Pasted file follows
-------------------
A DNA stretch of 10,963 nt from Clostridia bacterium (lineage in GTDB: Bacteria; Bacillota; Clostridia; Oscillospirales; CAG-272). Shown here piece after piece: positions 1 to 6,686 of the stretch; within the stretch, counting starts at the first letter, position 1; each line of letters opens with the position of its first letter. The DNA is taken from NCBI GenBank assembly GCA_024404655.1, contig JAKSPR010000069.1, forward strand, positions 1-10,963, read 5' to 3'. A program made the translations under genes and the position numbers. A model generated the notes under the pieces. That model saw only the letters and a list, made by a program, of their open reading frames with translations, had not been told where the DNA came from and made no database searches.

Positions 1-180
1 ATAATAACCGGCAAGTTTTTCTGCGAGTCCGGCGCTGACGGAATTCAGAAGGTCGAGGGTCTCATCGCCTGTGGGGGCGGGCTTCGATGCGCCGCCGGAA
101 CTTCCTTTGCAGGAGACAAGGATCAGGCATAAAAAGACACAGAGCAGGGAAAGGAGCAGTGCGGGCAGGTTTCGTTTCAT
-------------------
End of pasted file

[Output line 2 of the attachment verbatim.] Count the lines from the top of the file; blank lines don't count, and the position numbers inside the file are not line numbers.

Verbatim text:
Positions 1-180